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In France, the deficit is slipping and oppositions accuse Macron’s “poor” management

Photo: Christophe Ena Agence France-Presse French Minister of Economy and Finance, Bruno Le Maire, and President Emmanuel Macron

Gabriel Bourovitch – Agence France-Presse in Paris

5:30 p.m.

  • Europe

President Emmanuel Macron was under fire on Wednesday, with the opposition, all parties combined, accusing him of “incompetence” and “poor” management in view of the spiraling public deficit.

The National Institute of Statistics (INSEE) will deliver its verdict on March 26, but the figures will not be good and the government knows it.

The 2023 public deficit will be “significantly” higher than the 4.9% of GDP forecast, warned the Minister of the Economy and Finance, Bruno Le Maire. The target of a deficit reduced to 4.4% this year appears out of reach.

Proof of the sensitivity of the subject, this drift in accounts has found its way into the agenda of the Head of State.

He is due to receive Bruno Le Maire at 5:30 p.m. local time as well as the ministers responsible for local authorities and social affairs, Christophe Béchu and Catherine Vautrin.

The opportunity to re-examine avenues already put forward by the executive, in particular to curb expenditure on unemployment insurance and health.

A month after announcing 10 billion euros in cuts in the 2024 budget which had just been voted on, Bruno Le Maire put his feet in the problem again on Sunday.

He proposed “replacing the welfare state with the protective state”, because “free everything, for everyone, all the time” is, according to him, “untenable”.

An initiative that annoyed the head of state: “He should talk about it to the one who has been Minister of the Economy for seven years,” mocked Emmanuel Macron, according to the weekly < i>The Chained Duck. Comments confirmed to Agence France-Presse by someone familiar with the presidency, where we say despite everything “always open to good ideas”.

The president also invited to dinner on Wednesday the leaders of the parties and parliamentary groups that make up his majority, to try to agree on the violins while dissonances are being heard.

“Tax gifts” since 2017

Some deputies are, in fact, calling for increasing taxes on the “ultra-rich” or large businesses, including Jean-Paul Mattei, the head of the MoDem group (center, ally of the Macron camp).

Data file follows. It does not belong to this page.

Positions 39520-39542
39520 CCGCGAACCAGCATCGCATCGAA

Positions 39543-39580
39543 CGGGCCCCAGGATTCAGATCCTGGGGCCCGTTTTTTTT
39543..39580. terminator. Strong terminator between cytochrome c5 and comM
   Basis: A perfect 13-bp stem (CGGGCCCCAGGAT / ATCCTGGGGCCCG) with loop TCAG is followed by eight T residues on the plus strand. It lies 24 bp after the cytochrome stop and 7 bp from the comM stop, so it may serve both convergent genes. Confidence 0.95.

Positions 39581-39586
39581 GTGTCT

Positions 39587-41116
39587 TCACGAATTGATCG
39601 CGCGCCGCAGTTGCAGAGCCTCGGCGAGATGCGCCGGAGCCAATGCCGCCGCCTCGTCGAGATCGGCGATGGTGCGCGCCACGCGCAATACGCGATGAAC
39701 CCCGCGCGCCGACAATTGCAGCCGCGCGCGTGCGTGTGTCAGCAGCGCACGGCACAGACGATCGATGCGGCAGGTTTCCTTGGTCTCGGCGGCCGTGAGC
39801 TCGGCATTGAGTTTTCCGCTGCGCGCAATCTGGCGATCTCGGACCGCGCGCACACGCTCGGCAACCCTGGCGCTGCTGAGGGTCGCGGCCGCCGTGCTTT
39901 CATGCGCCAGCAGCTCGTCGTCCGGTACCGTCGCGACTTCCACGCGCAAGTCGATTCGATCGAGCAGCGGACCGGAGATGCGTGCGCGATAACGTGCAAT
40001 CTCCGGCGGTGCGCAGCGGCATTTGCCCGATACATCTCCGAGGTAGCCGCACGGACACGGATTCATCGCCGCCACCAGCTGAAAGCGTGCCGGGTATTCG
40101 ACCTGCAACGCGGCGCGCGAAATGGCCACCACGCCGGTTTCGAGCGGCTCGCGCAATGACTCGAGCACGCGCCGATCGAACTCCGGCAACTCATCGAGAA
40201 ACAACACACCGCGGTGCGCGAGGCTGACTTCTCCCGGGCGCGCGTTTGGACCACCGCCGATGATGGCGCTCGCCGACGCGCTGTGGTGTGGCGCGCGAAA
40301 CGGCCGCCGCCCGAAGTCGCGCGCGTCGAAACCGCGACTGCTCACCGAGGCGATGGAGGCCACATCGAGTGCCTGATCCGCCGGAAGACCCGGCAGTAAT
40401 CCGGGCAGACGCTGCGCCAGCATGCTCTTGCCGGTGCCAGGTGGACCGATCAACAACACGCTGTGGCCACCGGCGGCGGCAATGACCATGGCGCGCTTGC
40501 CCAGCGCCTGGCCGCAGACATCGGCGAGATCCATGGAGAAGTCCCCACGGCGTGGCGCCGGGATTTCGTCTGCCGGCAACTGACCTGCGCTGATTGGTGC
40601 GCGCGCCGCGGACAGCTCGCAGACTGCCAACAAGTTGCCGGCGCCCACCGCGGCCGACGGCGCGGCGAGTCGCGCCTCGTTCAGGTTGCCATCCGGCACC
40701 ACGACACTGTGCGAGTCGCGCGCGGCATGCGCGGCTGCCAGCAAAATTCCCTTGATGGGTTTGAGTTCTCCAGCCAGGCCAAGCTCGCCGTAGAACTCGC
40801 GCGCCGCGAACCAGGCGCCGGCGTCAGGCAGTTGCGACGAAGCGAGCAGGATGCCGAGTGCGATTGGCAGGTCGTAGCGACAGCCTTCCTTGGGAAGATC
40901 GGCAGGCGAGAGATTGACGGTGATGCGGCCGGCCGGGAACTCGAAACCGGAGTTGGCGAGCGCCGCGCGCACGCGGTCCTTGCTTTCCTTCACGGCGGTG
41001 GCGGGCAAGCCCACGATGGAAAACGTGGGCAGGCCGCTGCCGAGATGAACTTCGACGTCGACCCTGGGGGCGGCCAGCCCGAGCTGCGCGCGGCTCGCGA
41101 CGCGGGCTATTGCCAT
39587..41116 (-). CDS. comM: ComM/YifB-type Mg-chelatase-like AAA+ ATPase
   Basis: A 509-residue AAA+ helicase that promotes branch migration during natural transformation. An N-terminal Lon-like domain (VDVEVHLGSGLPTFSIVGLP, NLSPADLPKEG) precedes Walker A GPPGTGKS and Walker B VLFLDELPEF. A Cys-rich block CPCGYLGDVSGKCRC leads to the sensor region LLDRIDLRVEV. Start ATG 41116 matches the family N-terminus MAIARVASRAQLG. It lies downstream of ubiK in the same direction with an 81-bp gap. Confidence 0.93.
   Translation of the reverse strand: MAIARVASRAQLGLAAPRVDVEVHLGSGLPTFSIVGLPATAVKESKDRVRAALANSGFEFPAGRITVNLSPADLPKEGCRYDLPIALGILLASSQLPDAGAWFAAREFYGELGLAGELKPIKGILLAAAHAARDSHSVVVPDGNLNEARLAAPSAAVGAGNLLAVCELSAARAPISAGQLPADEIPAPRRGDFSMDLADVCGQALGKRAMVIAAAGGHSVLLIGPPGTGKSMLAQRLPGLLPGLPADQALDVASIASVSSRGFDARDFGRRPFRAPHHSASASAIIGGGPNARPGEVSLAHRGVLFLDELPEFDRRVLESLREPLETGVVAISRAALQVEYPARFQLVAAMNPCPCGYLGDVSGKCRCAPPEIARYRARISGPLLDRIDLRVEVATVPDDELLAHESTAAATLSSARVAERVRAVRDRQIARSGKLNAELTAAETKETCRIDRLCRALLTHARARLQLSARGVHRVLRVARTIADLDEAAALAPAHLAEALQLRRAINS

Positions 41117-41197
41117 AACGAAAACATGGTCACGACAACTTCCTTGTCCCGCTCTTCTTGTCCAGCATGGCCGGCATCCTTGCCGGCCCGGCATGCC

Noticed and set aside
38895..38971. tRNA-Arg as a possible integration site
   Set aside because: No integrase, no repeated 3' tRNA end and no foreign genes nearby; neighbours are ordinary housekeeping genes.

But there is no question of touching the tax lever, Prime Minister Gabriel Attal recalled on Wednesday.

“We prefer to increase the pressure on evaders rather than increase taxes on the French,” declared the head of government while presenting the “historic results” of the tax authorities, which recovered more than 15 billion euros in tax fraud last year.

But for the oppositions, the account is not there.

“We have never had such appalling figures,” said the president of the deputies of the National Rally (extreme right), Marine Le Pen, on France Inter radio, criticizing the “pitiful results” and “the incompetence of this government in the financial field.”

Same accusations from the left of the deputy for La France insoumise Adrien Quatennens: “These people are poor economists”, he castigated on CNews television and on Europe 1 radio.

“Rather than saying that France is addicted to public spending”, the rebellious MP pointed to “the rich addicted to tax gifts which have been made on a massive scale” since the election of Emmanuel Macron in 2017, he added.

The proposed tightening of the screw on social spending does not even satisfy the right. “It’s too late, because we’re going to go about it in the worst possible way, by making somewhat indiscriminate cuts,” lamented the president of the Les Républicains (LR, right) group in the Senate, Bruno Retailleau, on the Public Senate channel.

In the daily Les Échos, the president of the LR party, Éric Ciotti, estimated that the country “is taking the same path as Greece”.

Will the executive, which planned to present an amending budget “in the summer”, that is to say after the European elections on June 9, have to review its timetable ?

At the very least, we will have to give guarantees before the ax of the rating agencies: Fitch and Moody's on April 26, and especially S&P on May 31, a week before the election.< /p>

Teilor Stone

By Teilor Stone

Teilor Stone has been a reporter on the news desk since 2013. Before that she wrote about young adolescence and family dynamics for Styles and was the legal affairs correspondent for the Metro desk. Before joining Thesaxon , Teilor Stone worked as a staff writer at the Village Voice and a freelancer for Newsday, The Wall Street Journal, GQ and Mirabella. To get in touch, contact me through my teilor@nizhtimes.com 1-800-268-7116